However, when investing directly, investors are able to choose the individual businesses they invest in – meaning they can build a portfolio around their personal investment goals, select companies and sectors they’re interested in and track the performance of each investment.
For example, an investor who is particularly interested in supporting the growing fintech sector and also has a focus on climate change could invest into a start-up challenger bank along with a cleantech company.
This is where diversification is key – as investors should spread their capital across a range of sectors and businesses to aid in minimising risk.
And to make the process easier, platforms such as Growth Capital Ventures’ (GCV) co-investment platform bring a selection of high-quality, EIS-eligible investment opportunities together in one place.
4. There are a wide range of EIS-eligible investments to choose from
There are EIS-eligible companies across a broad range of sectors and industries, but to become EIS-eligible businesses must:
- Be unquoted
- Have less than 250 full-time employees
- Have gross assets of less than £15 million
- Be within seven years of their first commercial sale
5. Investment into tech startups is more important than ever in the wake of COVID-19, and there are a variety of EIS-eligible options
Over the years, technology has become increasingly important – with trade body Tech Nation stating that there was a record £10.1 million of annual investment in the UK tech sector in 2019.
And in the wake of COVID-19, tech companies – and the tech sector’s impact on the UK economy – are more important than ever.
The ‘new normal’ has seen digital solutions become crucial, as people and businesses have to significantly reduce contact in the physical world.
This has seen the tech sector perform well during the current pandemic, one of the few parts of the UK’s private sector to do so.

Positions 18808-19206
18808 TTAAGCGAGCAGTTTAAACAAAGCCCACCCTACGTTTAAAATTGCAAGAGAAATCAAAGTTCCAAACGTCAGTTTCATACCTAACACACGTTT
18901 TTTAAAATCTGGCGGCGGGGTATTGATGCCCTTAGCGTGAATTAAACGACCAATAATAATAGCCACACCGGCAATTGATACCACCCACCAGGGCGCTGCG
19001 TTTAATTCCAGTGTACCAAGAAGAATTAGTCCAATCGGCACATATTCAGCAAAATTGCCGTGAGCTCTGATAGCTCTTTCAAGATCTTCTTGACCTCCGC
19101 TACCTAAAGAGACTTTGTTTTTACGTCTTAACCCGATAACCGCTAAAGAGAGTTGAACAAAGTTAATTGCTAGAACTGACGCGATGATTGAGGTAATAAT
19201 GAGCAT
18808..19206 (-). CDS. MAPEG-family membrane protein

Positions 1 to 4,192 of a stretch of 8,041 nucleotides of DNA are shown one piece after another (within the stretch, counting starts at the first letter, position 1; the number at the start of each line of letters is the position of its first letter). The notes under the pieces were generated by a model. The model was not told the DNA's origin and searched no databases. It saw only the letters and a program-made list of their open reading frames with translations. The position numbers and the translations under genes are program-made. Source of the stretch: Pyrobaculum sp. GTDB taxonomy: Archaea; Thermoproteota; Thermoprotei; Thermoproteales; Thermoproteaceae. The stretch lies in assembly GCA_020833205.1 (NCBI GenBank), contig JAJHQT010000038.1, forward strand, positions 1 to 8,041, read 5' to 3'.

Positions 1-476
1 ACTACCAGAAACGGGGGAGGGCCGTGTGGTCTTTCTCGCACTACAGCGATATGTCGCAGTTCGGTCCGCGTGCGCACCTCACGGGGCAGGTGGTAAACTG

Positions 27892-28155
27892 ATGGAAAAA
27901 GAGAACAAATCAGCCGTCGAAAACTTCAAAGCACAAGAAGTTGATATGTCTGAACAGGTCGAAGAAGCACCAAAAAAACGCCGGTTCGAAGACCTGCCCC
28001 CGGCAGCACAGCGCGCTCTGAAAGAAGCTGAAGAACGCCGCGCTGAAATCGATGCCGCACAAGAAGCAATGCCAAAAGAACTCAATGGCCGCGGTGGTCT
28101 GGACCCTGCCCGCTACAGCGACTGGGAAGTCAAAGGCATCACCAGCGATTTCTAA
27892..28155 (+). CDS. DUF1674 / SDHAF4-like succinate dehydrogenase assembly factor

Increased demand means that many tech SMEs are looking for investment to scale, and it opens gaps in the market for new, high-growth businesses.
Technology’s importance in the bounce-back of the UK’s economy is also reiterated as the government devises plans to boost the fintech sector in particular.
GCV have facilitated over £45 million of investment into high-growth tech businesses – including QikServe, a digital order and payment solution for the hospitality sector, and Intelligence Fusion, a SaaS provider of geopolitical risk management solutions for global businesses – and contributed to the creation of over 600 jobs in the past five years.
And GCV are pleased to announce the launch of their latest EIS-eligible investment round, now open to new and existing private investors.
Investment from the current round will enable GCV to support 30 high-growth startups and create hundreds of new tech jobs within the North East through its venture builder unit, G-Labs. It will also allow GCV to increase internal headcount from 22 to 40 in the next 12 to 24 months.
Now overfunded, having exceeded the initial target of £1m, there is still time for new and existing investors to participate in this round before the deadline on Monday 30th November.
Craig Peterson, Co-Founder and Chief Operating Officer at GCV, said:
Over the past five years we have been on a mission to support entrepreneurs and innovators to build and launch high-growth businesses that transform industries.
The fundraise will not only increase our capacity with further quality hires and expand our venture builder arm but in turn will enable the creation and scaling of the UK’s next wave of innovative tech start-ups.
As consumers and businesses are relying more on technology as a result of COVID-19, we feel this investment comes at the right time to combine capital and intensive support to build better, more sustainable businesses.